# Previously in Exploring Baseball Data with R

In my last post we examined differences in the width of the MLB strike zone as measured by the PITCHf/x data, compared to the rule book definition of the strike zone width. In this post, we’ll continue examining methods for properly parameterizing the MLB strike zone, this time, by addressing the upper and lower boundaries. I should mention that, in order to set the stage for this post, I calculated umpire accuracy rates by aggregating the mean for each batter’s upper and lower strike zone boundaries. In this post, we’ll look at a more accurate method for accounting for these boundaries.

Again, we’re primarily interested in understanding umpires’ patterns of decision making. When measuring anything, we must ensure all parameters are properly operationalized. We’ve already seen that when we account for the radius of a regulation sized baseball by adding 1.57 inches to each side of the plate, umpires’ accuracy rates improve from approximately 86.41% to about 92.42%. This difference of 6% matters–especially if you’re at all tired of hearing people complain about how “bad” umpires are.

Unlike the width, the upper and lower boundaries of the strike zone are dynamic. Let’s refer back to Rule 2.00 of the Official Baseball Rules (MLB, 2014):

The STRIKE ZONE is that area over home plate the upper limit of which is a horizontal
line at the midpoint between the top of the shoulders and the top of the uniform
pants, and the lower level is a line at the hollow beneath the kneecap. The Strike Zone shall be determined from the batterâs stance as the batter is prepared to swing at a pitched ball (p. 21).

# Data and R Library Setup

For this post, I’ll load the following R packages as well as the PITCHf/x data from 2014. I’ve already scraped and cleaned the 2014 PITCHf/x data using Carson’s `pitchRx` package. If you want to get up and running with your own PITCHf/x database, check out Carson’s earlier posts.

```# Load package libraries
library(ggplot2)
library(dplyr)

# Read in 2014 PITCHf/x data
```

# Accounting for the Upper and Lower Boundaries

PITCHf/x data include variables for the upper (`sz_top`) and lower boundaries (`sz_bot`) of player’s strike zones. Several issues are known about how these parameters are determined. Chief among them, there appears to be a great deal of variability in player’s upper and lower boundaries over the course of the season. It’s hard to imagine players modify their batting stance over the course of the season to account for this variability. Instead, this is likely due to the fact that each stadium’s PITCHf/x operator, to the best of my knowledge, sets these parameters manually. Brian has also addressed this issue before. To illustrate, let’s take a look at a density plot for Matt Carpenter’s upper and lower boundaries from 2014. To do this, we can use `dplyr` to extract all pitches Carpenter saw in 2014.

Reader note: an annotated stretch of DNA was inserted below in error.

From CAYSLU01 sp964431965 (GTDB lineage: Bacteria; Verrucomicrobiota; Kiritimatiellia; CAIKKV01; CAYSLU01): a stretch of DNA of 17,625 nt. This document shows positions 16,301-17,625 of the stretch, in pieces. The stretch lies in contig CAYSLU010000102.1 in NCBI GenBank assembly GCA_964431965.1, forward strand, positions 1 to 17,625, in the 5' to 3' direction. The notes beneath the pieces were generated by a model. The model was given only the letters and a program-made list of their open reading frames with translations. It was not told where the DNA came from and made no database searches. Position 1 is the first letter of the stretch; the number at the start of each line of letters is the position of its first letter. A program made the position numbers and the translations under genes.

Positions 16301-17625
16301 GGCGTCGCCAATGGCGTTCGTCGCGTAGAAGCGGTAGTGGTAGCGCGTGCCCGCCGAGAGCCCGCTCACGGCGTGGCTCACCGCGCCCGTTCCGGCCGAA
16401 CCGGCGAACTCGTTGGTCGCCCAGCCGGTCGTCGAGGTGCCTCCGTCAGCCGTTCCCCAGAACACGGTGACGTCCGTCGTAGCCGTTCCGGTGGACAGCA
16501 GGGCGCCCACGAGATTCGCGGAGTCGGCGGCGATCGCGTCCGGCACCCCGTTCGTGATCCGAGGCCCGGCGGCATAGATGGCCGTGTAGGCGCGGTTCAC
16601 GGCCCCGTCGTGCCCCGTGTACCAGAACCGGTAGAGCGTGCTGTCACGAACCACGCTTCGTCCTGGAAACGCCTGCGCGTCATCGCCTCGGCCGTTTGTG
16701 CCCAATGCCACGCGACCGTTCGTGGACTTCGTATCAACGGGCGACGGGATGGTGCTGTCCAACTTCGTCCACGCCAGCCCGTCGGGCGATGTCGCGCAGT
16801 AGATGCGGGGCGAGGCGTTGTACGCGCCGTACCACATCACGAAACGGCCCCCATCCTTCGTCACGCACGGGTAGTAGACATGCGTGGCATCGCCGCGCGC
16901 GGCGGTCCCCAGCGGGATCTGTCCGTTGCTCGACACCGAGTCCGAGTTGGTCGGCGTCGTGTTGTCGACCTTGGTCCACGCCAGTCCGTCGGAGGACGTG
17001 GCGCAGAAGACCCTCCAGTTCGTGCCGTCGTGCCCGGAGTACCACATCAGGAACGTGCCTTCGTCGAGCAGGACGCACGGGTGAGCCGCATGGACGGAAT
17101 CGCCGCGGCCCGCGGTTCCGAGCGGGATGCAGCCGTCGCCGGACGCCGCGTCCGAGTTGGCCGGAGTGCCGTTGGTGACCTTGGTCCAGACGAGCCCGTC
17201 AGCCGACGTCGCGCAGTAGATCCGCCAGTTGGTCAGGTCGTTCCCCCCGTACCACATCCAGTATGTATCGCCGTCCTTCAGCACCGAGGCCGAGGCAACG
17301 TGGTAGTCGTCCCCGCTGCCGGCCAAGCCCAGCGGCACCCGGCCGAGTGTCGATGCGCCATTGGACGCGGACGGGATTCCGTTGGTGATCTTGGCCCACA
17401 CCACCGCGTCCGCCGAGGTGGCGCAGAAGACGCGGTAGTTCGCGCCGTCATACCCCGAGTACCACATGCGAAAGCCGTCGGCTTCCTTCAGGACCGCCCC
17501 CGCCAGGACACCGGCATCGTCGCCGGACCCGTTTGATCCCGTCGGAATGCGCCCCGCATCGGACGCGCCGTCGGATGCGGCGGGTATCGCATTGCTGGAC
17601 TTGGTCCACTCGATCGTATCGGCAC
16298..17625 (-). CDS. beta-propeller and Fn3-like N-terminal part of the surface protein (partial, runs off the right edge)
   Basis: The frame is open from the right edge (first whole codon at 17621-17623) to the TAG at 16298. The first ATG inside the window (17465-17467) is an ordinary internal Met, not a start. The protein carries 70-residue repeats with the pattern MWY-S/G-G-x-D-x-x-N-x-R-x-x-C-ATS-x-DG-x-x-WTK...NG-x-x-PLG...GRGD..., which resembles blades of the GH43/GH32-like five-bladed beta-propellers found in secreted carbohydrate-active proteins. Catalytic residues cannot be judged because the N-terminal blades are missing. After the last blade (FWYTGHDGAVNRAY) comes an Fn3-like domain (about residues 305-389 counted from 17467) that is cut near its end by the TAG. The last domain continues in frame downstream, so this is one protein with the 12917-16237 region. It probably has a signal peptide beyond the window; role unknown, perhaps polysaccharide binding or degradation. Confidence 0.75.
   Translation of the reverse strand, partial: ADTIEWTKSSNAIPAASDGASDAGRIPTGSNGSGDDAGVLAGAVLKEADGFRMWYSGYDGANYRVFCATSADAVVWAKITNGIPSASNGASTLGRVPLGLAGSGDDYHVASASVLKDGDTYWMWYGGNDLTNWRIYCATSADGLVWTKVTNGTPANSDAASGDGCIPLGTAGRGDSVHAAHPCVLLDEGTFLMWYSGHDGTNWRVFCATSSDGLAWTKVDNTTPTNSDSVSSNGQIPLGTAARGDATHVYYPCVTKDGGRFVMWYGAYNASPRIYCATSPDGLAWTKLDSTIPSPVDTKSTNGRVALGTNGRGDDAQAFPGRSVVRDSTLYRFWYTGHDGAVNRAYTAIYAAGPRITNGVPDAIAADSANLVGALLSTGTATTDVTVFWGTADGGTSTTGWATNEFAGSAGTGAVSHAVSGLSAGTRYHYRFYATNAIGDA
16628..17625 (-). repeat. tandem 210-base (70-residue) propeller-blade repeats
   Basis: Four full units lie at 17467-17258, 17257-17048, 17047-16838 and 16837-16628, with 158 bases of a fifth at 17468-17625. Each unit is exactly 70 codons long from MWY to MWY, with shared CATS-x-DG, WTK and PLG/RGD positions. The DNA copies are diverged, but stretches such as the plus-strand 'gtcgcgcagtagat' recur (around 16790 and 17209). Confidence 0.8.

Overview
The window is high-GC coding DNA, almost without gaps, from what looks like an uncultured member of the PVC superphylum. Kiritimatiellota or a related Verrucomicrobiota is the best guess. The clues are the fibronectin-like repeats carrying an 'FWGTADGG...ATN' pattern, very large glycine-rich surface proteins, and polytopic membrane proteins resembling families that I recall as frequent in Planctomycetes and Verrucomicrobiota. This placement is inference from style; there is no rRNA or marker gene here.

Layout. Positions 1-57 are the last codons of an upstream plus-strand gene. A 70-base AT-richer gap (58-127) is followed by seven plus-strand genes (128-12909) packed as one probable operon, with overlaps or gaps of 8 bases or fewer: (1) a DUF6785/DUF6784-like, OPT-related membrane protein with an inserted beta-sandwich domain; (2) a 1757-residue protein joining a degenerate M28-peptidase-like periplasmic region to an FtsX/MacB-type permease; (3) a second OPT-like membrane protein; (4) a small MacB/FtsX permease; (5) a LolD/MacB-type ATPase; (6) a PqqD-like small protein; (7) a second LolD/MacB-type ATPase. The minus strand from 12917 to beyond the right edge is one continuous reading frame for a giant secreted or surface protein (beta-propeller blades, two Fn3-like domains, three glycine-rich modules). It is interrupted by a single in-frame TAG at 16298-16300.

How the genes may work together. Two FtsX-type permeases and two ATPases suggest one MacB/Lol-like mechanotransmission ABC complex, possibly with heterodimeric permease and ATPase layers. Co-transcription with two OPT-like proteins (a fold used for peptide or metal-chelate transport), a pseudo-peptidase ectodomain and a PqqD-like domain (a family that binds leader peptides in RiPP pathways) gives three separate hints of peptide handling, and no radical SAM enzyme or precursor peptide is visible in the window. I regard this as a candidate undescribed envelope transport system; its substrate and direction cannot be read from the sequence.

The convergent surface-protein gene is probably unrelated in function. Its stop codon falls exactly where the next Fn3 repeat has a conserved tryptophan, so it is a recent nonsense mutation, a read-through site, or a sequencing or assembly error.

```# Filter all Matt Carpenter 2014 at bats
carp <- pfx_14 %>%
#select(sz_top, sz_bot, player_sz_top, player_sz_bot) %>%
filter(batter_name == "Matt Carpenter")
```

Now that we have a our new `carp` data frame, let’s perform a simple Shapiro-Wilk test of normality for Carpenter’s `sz_top` and `sz_bot` values. If the distribution is normal, we should see \$p\$ values >.05.

```# Shapiro-Wilk test of normality for
# Matt Carpenter's 2014 sz_top/sz_bot
shapiro.test(carp\$sz_top)
```
```##
## Shapiro-Wilk normality test
##
## data: carp\$sz_top
## W = 0.9414, p-value < 2.2e-16
```
```shapiro.test(carp\$sz_bot)
```
```##
## Shapiro-Wilk normality test
##
## data: carp\$sz_bot
## W = 0.9221, p-value < 2.2e-16
```

We can see that neither of Matt Carpenter’s upper and lower boundary distributions are normal. This is problematic when aggregating data over the course of multiple seasons. It may also help to visualize these distributions. Let’s look at Carpenter’s upper

```# Density plot of Matt Carpenter's 2014 sz_top
ggplot(data = carp, aes(x = sz_top)) +
geom_density(fill = "gray35") +
scale_x_continuous(breaks = seq(0, 6, 0.10),
name = "Top of Strike Zone (sz_top)") +
scale_y_continuous(limits = c(0, 8),
breaks = seq(0, 8, 1), name = "Density") +
theme_bw()
```

```# Density plot of Matt Carpenter's 2014 sz_bot
ggplot(data = carp, aes(x = sz_bot)) +
geom_density(fill = "gray35") +
scale_x_continuous(breaks = seq(0, 2, 0.10),
name = "Bottom of Strike Zone (sz_bot)") +
scale_y_continuous(limits = c(0, 16),
breaks = seq(0, 16, 2), name = "Density") +
theme_bw()
```

# What About Batter’s Height?

Perhaps a better way to account for the upper and lower boundaries is to consider batters’ heights. Although still imperfect, I think this may help provide some consistency when properly parameterizing the strike zone. Moreover, accounting for batters’ heights may also be more in-line with Rule 2.00. The PITCHf/x data conveniently includes a variable for the height of all batters (see `b_height`). One minor issue is that batters’ heights are stored as character vectors. To correct for this, I’ve converted the PITCHf/x label to inches. From here, we can employ an anthropometric strategy. Briefly, anthropometry refers to the comprehensive measurement of human individuals.